As had been noted, the bank moved for summary judgment and in such motion alleged that it had loaned the money to Witbrod in reliance on several waivers of lien signed by Richard Kunkel, president of Richard's Lumber & Supply Company. The appellants argue that the lien waivers involving appellants' claims were stolen by Witbrod, who was an employee of Richard's Lumber & Supply Company. They concede, however, that the waivers were properly signed in blank.

The trial court determined that the defense of theft would not equitably overcome the position of the National Bank of Joliet as an innocent third party which had loaned money to the property owners in reliance on the properly signed waivers of lien and granted summary judgment in favor of the bank, thereby giving priority to the mortgage lien over appellants' mechanic's lien claims.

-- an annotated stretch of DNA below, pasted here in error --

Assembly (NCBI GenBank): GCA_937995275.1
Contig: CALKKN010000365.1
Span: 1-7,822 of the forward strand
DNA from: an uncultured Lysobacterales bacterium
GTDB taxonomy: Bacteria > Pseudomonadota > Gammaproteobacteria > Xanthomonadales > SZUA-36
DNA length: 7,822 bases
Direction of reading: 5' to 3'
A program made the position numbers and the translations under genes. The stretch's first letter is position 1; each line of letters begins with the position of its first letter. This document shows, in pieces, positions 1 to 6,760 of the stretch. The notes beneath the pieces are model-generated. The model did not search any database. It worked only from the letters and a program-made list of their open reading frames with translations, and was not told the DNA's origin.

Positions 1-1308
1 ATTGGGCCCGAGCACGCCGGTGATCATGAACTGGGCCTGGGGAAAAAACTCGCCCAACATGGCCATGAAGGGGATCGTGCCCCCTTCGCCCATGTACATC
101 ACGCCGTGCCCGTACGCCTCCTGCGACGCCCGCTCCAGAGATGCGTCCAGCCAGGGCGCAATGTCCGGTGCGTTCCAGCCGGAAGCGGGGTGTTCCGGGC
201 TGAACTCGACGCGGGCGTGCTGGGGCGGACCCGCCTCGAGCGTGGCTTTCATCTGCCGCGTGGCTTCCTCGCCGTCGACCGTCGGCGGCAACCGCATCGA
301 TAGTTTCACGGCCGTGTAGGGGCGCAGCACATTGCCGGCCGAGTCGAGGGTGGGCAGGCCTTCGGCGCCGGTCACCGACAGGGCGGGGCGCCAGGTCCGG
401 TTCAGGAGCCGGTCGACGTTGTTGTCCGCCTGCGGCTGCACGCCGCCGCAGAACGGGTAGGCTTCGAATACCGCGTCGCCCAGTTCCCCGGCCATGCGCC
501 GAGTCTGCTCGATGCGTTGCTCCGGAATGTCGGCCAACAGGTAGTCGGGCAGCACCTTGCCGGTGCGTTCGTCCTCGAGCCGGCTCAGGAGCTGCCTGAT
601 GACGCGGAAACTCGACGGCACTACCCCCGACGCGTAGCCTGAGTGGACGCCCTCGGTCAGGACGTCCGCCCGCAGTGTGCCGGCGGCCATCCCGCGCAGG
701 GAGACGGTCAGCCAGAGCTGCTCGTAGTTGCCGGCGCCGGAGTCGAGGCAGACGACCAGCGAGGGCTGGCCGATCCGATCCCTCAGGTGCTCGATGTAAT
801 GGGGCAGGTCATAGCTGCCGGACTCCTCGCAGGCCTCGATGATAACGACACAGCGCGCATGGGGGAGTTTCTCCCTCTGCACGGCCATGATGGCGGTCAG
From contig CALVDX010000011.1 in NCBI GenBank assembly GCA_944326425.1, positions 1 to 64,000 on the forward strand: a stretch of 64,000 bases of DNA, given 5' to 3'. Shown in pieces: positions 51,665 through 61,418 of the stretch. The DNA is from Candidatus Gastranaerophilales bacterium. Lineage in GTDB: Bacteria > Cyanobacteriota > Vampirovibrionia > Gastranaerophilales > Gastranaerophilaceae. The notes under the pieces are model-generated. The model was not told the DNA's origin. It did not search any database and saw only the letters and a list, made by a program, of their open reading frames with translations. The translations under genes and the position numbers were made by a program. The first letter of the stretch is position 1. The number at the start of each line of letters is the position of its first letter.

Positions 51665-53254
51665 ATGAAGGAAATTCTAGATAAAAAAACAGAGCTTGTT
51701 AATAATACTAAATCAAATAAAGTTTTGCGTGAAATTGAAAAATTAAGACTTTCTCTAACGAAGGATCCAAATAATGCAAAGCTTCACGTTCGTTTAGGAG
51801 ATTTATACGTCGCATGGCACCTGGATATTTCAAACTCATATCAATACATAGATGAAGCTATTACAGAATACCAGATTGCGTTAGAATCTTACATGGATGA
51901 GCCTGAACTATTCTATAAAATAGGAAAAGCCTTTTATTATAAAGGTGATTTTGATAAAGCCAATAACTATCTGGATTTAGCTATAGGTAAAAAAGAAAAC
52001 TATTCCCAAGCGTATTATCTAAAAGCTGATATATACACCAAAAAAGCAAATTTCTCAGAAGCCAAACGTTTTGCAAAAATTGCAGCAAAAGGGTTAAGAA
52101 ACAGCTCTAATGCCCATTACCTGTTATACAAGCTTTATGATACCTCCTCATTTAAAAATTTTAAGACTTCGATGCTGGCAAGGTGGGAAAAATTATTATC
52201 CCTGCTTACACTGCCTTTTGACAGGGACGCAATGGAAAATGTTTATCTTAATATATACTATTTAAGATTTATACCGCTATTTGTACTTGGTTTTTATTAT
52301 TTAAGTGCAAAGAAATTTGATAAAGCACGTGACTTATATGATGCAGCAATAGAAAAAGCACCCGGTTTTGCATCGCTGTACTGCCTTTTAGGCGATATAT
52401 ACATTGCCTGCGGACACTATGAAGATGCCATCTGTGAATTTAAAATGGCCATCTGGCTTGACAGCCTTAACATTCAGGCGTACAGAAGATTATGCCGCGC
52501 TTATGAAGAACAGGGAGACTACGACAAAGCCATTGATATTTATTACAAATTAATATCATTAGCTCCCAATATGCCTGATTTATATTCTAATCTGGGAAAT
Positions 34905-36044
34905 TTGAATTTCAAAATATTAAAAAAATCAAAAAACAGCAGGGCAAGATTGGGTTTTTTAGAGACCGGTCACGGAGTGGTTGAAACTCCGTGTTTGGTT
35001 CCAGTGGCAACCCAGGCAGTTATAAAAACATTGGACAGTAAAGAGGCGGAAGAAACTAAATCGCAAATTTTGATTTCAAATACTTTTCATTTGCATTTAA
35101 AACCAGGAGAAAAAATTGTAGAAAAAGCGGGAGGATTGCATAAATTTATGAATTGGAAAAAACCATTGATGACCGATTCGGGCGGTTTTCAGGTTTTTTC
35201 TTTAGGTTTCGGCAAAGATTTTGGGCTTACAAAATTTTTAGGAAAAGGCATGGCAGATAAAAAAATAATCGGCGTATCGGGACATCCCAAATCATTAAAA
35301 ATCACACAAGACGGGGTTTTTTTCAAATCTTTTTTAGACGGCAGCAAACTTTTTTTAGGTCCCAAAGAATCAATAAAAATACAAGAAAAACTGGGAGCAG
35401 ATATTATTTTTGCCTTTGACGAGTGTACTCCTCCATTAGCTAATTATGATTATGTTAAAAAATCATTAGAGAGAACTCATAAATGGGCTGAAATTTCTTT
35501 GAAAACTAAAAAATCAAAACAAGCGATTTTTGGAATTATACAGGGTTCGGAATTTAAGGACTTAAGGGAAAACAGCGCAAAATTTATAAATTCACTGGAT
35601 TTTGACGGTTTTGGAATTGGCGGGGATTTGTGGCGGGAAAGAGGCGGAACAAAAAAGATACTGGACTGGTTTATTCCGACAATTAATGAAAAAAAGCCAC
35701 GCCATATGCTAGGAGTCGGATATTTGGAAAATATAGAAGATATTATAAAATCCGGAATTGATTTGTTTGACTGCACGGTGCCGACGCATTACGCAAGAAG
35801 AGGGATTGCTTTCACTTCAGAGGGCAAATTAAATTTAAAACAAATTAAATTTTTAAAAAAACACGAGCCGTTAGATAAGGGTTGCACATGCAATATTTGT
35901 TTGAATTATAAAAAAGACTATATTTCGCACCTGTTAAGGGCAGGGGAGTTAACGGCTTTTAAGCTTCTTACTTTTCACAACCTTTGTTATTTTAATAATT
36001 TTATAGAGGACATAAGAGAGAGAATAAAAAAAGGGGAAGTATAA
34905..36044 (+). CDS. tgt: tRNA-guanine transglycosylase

• 1, 2 Normally, a valid mechanic's lien filed earlier would take priority over a subsequent mortgage or trust deed lien. The issue before us, therefore, is whether the stolen waivers signed in blank by an officer of the lienor and, apparently, filled in by the debtor Witbrod, could effectively waive appellants' mechanic's lien as to priority over the bank's mortgage lien. We conclude that such waiver was made; that the waivers were valid as to the bank; and that the bank was entitled to rely on the waivers in paying out the money and recording its trust deed. As stated in Decatur Lumber and Manufacturing Co. v. Crail (1932), 350 Ill. 319, 325, 183 N.E. 228, 230: